Monday, October 17, 2016

Garlic, oomska and rye

The northern 1/3 of the NW bed is still neeps - and the marigolds are thriving, still. The middle section is now garlic: I dug in 3 barrow-fulls of oomska, and then left it for a week or so. Then raked it all as level as possible, and planted 3 rows of carcassonne wight  to the north, and 3 rows of picardy wight to the south of them; (I'm being precise because, whilst I found enough plant markers, I couldn't write on them, being unable to find a pen or pencil: the conditions in the old shed mean I struggle to lay my hand to anything I need).  That was last week, so say 10th October. They were planted 10ins apart, in rows about 1ft apart. (One is advised to plant them 6ins apart, but that won't give quite enough room to get a hoe between them).

The final, southerly, 1/3 of the NW bed, and the whole of the Midwest bed, I dug over a week or so ago. I then left it for a week, as 'tillage prompts germination', apparently, and it seems like a good idea to give the weeds a week to germinate, before dashing their hopes with hoeing or more digging over. I then put on about 10 barrowfulls of oomska, raked it level (2-3ins thick all over), left it another couple of days, and then dug it all in. Finally, I sowed about 600g of hungarian rye, (over about 50sq metres), raking it all in.

Couple of things I noticed: maybe it was the light, (somewhere between pearly and murky, this weather), but the earth on the MW bed is still the green-grey-blueish half clay which I think of as the plot's 'original' soil. The other thing: I dug this 50sq metres over in 2 hours or so. Admittedly, it wasn't heavy digging as I'd already turned it over a week ago, but even so, I recall being out of breath digging over an area the size of a dining table when I got started in June last year.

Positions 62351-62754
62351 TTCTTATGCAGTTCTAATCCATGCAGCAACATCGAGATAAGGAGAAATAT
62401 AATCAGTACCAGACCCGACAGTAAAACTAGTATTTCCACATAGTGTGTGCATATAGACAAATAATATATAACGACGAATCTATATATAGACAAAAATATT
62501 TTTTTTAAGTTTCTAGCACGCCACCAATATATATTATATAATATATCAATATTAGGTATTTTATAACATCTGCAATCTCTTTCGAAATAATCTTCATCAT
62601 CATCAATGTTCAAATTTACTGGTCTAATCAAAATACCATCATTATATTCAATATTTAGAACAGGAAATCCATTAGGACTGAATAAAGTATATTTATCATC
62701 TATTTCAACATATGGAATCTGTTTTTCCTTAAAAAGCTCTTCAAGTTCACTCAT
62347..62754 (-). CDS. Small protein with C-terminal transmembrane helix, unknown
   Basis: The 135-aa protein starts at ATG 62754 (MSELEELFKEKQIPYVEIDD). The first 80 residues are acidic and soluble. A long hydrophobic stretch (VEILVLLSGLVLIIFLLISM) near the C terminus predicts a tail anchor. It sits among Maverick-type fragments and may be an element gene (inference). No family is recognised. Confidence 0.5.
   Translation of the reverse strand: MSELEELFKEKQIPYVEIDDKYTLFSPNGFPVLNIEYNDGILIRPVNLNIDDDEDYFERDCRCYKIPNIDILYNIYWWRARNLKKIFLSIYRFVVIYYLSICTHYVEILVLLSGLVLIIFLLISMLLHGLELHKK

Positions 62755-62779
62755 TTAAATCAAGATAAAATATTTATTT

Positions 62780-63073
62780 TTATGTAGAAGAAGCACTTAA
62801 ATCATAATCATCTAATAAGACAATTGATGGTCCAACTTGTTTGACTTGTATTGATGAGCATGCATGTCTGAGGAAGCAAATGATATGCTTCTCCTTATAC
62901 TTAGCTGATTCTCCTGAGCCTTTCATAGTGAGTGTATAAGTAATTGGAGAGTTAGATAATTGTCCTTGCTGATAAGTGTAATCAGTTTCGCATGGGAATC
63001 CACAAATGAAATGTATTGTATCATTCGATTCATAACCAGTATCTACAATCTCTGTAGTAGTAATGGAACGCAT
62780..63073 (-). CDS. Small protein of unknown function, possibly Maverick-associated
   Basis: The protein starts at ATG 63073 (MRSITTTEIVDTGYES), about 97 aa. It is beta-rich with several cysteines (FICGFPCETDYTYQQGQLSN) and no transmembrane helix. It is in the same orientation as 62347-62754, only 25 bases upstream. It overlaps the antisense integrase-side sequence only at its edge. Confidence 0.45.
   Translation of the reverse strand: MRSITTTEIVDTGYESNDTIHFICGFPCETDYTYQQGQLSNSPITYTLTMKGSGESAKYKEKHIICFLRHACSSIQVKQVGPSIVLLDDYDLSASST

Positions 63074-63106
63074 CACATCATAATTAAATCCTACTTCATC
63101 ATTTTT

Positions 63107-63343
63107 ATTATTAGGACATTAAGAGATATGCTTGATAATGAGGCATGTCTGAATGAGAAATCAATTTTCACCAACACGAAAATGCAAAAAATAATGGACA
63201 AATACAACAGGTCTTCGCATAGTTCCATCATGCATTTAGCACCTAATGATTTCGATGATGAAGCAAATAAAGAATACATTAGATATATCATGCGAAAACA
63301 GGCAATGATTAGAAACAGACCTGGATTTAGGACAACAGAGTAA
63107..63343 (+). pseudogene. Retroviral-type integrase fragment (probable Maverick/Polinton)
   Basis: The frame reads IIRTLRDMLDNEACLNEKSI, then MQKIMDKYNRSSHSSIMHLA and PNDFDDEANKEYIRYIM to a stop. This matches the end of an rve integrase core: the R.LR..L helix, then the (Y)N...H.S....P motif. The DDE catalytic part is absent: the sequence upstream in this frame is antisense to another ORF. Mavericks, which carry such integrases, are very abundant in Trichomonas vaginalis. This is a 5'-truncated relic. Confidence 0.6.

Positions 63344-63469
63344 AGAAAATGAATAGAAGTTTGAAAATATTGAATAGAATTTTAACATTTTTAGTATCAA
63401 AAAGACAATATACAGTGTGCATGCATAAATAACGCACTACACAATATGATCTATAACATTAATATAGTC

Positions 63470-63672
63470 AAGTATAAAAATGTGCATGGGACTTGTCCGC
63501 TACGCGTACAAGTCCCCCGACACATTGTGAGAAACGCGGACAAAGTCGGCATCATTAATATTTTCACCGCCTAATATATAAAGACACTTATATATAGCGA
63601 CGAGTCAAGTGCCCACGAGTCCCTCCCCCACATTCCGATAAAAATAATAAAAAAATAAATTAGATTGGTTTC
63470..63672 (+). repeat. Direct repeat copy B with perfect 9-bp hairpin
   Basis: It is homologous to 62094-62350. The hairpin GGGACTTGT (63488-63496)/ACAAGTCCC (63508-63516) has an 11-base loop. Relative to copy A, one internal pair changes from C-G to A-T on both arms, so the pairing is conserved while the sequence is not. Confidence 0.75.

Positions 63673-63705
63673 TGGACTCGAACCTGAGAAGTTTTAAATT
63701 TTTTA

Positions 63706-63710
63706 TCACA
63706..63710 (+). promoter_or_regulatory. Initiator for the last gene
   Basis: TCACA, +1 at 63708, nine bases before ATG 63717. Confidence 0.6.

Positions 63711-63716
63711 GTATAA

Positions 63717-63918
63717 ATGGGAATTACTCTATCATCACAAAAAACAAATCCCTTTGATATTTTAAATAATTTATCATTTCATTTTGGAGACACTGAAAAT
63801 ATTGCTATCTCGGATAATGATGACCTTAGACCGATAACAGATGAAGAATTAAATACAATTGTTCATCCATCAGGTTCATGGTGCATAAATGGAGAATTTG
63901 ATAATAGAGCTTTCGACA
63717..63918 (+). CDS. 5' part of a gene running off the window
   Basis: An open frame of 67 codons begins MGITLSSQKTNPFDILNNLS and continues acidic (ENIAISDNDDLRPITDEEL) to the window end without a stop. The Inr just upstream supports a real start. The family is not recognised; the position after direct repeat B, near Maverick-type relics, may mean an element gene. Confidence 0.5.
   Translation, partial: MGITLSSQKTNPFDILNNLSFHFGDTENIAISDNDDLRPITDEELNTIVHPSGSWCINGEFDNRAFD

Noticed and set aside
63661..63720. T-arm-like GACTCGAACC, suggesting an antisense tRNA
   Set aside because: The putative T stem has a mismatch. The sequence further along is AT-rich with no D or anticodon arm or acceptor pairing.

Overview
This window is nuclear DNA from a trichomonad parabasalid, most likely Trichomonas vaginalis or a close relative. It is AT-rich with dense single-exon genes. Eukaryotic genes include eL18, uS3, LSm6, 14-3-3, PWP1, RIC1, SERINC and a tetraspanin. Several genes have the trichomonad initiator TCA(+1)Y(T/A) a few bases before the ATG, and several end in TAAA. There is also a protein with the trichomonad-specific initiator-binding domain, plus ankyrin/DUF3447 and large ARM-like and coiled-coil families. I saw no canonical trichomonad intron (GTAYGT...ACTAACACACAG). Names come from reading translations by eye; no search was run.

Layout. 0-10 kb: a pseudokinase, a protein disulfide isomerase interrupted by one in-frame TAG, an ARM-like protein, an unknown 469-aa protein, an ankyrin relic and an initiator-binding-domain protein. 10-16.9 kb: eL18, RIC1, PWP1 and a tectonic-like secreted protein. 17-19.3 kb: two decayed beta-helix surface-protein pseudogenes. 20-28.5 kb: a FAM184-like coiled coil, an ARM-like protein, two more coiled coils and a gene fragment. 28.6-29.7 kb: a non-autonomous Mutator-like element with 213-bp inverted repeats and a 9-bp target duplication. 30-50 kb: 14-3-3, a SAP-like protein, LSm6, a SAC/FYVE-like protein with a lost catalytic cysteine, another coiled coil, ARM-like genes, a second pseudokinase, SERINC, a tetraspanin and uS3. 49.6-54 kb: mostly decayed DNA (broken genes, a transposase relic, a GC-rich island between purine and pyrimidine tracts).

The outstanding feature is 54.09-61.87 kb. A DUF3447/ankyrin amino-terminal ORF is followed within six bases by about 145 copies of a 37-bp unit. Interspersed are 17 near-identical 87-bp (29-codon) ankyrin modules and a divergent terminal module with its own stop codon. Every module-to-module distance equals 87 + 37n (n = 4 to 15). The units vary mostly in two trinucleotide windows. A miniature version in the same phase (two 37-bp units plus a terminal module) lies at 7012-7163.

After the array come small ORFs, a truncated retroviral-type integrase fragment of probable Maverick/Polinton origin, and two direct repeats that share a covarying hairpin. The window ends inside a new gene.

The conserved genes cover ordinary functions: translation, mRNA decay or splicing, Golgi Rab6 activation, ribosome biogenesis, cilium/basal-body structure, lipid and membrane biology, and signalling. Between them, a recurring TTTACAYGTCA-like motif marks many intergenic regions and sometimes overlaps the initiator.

As for the oomska, it's about done now, (which is fine, more on its way in the next few weeks). I got 20-something barrows full onto the plot, but it was 40+ when it arrived, so it's lost half its bulk rotting down over the summer. And the brandlings, goodness me, 100s in every shovelful. As they inhabit decomposing organic matter, I suppose they'll die out as the manure breaks down into the clay. So much for Eisenia fetida. Let's hope our native population of Octolasion cyaneum thrives now that there's more organic matter being added, and less waterlogging. (I'm guessing that they're O. cyaneum, btw, the British earthworm situation is more complicated than I'd thought.)